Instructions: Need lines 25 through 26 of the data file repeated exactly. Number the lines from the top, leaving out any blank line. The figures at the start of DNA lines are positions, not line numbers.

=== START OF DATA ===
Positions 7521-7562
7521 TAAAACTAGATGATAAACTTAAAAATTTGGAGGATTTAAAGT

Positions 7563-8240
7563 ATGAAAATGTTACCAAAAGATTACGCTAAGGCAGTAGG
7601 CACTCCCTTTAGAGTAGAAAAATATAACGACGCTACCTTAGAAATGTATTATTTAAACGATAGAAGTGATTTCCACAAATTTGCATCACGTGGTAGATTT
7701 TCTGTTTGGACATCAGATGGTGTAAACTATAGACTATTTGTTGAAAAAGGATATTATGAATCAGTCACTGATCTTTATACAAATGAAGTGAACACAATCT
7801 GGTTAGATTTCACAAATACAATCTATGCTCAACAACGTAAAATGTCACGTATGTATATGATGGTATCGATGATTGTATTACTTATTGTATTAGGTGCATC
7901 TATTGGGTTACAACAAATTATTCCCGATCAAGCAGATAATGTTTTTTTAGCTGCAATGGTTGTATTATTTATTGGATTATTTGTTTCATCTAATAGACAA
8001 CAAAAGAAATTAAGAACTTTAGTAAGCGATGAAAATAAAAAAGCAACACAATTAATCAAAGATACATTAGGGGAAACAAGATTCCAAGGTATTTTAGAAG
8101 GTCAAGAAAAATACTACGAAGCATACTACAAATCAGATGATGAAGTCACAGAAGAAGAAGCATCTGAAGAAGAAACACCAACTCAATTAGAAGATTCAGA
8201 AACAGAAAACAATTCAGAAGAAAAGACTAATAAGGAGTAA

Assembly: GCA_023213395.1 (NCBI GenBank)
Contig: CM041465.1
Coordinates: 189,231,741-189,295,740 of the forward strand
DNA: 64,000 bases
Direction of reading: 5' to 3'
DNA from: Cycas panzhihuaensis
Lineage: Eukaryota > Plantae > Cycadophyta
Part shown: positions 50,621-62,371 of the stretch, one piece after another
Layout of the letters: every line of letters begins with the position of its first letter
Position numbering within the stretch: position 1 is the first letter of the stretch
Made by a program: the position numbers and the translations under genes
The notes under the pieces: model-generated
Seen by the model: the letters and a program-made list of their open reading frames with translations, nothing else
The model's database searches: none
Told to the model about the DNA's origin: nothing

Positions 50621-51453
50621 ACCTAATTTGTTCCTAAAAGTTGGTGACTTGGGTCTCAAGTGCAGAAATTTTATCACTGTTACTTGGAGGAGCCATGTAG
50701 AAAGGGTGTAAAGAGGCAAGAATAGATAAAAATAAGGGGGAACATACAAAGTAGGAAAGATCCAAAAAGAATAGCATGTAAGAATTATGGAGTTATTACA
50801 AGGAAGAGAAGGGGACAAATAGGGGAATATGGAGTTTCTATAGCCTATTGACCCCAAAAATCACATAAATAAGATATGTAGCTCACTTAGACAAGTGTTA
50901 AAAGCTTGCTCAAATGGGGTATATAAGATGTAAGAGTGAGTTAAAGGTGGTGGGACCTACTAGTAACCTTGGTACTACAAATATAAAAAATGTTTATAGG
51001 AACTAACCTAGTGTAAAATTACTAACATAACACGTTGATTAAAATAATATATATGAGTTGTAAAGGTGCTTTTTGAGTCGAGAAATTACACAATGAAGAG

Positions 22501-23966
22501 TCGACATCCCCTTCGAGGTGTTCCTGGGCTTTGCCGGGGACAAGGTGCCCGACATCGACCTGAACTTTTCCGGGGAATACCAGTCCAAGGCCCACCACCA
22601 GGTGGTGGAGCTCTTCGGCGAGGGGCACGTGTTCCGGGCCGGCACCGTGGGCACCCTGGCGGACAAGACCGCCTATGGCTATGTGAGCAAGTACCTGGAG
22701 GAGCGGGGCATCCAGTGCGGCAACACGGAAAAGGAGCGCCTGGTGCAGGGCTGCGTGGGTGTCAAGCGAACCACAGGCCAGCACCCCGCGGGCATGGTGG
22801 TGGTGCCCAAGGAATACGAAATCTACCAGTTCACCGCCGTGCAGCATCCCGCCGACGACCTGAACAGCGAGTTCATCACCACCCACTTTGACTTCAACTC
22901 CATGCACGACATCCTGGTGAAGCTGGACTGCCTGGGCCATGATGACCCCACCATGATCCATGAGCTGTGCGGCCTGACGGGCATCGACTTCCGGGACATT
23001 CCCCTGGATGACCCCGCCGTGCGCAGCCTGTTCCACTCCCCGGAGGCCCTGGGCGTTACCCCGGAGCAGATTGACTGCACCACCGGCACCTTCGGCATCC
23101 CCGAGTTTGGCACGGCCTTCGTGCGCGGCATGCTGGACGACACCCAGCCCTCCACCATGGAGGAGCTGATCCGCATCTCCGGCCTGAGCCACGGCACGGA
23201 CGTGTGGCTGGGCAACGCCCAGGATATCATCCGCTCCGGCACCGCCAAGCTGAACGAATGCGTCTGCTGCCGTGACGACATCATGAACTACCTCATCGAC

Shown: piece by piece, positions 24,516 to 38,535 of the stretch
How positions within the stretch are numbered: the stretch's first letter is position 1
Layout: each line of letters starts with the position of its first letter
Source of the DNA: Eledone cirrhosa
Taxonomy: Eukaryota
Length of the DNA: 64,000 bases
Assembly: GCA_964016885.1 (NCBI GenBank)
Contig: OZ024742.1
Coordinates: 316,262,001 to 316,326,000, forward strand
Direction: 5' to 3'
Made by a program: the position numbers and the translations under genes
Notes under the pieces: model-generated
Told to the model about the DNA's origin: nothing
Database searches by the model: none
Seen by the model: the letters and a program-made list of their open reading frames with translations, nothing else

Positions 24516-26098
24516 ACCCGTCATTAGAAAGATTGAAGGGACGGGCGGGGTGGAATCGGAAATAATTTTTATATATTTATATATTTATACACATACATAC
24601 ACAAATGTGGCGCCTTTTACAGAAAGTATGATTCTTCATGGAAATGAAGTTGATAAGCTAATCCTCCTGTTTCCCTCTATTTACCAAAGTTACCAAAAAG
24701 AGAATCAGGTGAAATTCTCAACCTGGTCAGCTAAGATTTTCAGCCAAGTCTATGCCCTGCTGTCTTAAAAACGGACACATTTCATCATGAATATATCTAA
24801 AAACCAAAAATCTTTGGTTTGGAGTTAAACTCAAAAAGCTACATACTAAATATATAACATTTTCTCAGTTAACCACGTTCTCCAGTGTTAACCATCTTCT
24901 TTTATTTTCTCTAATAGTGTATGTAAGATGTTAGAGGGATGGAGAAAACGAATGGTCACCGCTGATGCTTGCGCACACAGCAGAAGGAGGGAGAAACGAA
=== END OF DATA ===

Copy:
The model's database searches: none
Told to the model about the DNA's origin: nothing